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And the button-making has continued. Every once in a while, there is a moment I feel like sobbing as I make a button that we've been making since 2011 which is just as true as it was before, but on the whole, the making and responding keeps me too busy to wallow in sorrow too long.

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I take comfort, as I always have, from the many ways that many people are standing up and speaking out. One of my favorite pieces of text this year is from Clarissa Pinkola Estes:

"One of the most calming and powerful actions you can do to intervene in a stormy world is to stand up and show your soul. Soul on deck shines like gold in dark times. The light of the soul throws sparks, can send up flares, builds signal fires, causes proper matters to catch fire. To display the lantern of soul in shadowy times like these - to be fierce and to show mercy toward others; both are acts of immense bravery and greatest necessity.

 

Struggling souls catch light from other souls who are fully lit and willing to show it. If you would help to calm the tumult, this is one of the strongest things you can do.

There will always be times when you feel discouraged. I too have felt despair many times in my life, but I do not keep a chair for it. I will not entertain it. It is not allowed to eat from my plate.

 

The reason is this: In my uttermost bones I know something, as do you. It is that there can be no despair when you remember why you came to Earth, who you serve, and who sent you here. The good words we say and the good deeds we do are not ours. They are the words and deeds of the One who brought us here. In that spirit, I hope you will write this on your wall: When a great ship is in harbor and moored, it is safe, there can be no doubt. But that is not what great ships are built for."

I am heartened to see all the souls on deck. The people who are working and prodding and speaking and marching. The people who are knitting and cooking and writing and singing. Who are calling and writing and voting. The people who are making the world that they want. They do not keep a chair for despair.

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Travel. A definite perk of store ownership is travel for business, this year to Phoenix for the Craft & Hobby trade show, to New York for the Stationery Show, and to Portland and Chicago for the Renegade Craft fairs.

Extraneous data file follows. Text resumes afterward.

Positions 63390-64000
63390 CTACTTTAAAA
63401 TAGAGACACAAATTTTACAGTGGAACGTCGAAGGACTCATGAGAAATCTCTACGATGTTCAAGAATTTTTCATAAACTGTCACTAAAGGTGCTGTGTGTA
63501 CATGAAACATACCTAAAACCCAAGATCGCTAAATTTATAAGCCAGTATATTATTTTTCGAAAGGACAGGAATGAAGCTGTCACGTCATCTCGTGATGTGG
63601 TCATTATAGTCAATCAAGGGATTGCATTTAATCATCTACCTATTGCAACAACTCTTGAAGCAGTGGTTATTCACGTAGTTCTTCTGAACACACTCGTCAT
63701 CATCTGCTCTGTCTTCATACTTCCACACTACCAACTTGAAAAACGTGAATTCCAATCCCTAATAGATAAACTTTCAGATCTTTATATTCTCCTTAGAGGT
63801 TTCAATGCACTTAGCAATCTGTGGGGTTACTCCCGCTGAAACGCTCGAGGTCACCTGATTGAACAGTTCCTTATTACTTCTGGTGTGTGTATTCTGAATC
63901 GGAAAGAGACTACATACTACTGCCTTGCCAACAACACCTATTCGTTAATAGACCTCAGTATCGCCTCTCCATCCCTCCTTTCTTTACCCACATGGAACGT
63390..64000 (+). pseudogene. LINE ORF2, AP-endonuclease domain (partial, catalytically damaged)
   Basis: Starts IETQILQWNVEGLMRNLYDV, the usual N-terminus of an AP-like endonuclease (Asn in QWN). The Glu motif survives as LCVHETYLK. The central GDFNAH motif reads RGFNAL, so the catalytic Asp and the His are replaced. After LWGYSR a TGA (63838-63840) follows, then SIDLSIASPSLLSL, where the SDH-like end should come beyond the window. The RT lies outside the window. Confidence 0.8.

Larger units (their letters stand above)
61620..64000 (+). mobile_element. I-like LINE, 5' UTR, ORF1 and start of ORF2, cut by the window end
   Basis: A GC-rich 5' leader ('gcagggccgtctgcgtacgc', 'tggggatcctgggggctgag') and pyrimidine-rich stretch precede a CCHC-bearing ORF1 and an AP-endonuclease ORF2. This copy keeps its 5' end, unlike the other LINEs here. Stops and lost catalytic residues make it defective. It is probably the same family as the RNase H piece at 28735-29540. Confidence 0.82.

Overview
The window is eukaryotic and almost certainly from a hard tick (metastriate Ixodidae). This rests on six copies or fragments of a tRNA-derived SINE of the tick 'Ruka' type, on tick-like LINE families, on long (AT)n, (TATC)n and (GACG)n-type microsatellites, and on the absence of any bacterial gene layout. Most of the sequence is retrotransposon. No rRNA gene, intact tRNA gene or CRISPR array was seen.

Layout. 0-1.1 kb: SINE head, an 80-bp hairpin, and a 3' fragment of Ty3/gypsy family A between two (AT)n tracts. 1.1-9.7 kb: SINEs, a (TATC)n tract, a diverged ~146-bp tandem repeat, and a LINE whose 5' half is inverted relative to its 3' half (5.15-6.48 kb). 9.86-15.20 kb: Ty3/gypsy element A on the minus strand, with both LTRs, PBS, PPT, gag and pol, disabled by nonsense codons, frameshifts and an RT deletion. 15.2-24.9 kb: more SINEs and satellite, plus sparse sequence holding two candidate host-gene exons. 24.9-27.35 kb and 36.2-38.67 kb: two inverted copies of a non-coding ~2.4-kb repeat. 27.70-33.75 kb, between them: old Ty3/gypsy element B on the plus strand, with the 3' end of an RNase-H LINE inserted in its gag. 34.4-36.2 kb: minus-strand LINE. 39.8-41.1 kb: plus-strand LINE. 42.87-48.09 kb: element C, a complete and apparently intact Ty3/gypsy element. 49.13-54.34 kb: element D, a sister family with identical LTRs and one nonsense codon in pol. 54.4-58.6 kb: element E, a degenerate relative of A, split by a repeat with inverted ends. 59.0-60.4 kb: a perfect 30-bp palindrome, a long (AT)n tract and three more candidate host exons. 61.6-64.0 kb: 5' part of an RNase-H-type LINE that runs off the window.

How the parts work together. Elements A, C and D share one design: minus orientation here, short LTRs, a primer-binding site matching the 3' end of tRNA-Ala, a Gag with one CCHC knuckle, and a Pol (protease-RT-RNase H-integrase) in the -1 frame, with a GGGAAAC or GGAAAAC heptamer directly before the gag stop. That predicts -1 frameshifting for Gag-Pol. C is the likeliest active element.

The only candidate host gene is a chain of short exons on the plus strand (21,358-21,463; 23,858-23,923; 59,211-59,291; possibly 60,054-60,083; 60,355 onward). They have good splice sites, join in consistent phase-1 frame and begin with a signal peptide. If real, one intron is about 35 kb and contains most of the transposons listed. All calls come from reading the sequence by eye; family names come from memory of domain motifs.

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Plus the usual jaunts to enjoy the indie retail scene in Milwaukee and a long overdue trip to the Twin Cities. Along the way, we take our usual busman's holidays and check out the product mix and merchandising of all the stores we can find. We particularly enjoyed Frances in Phoenix and an amazing collection of brick & mortar stores in Portland (Collage, Frock Boutique, Noun, Tiny Llama, Little Otsu, Flutter, Tender Loving Empire and Crafty Wonderland to name a few) that gave us hope for the future of retail.

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We also enjoyed the Portlandia Mermaid Parade.

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Everywhere we go, Sachi has her little notebook and she jots down sketches and ideas for new products.



Sachi on a roll. Speaking of Sachi, she started out the new year with four new holiday card designs (knowing she would be too busy during the actual holiday season to get some done) and has been non stop ever since. 

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I count about 24 new drawings/paintings that ended up on cards, tote bags, t-shirts, onesies and more.

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She taught several workshops at area libraries and has lately been doing a lot of stitching, inspired by a workshop at The Regal Find. She just finished up a Valentine card and is at the beginning of a zodiac series (Pisces, Aquarius and Gemini were the first to print). Oh, and making a Mother's Day card.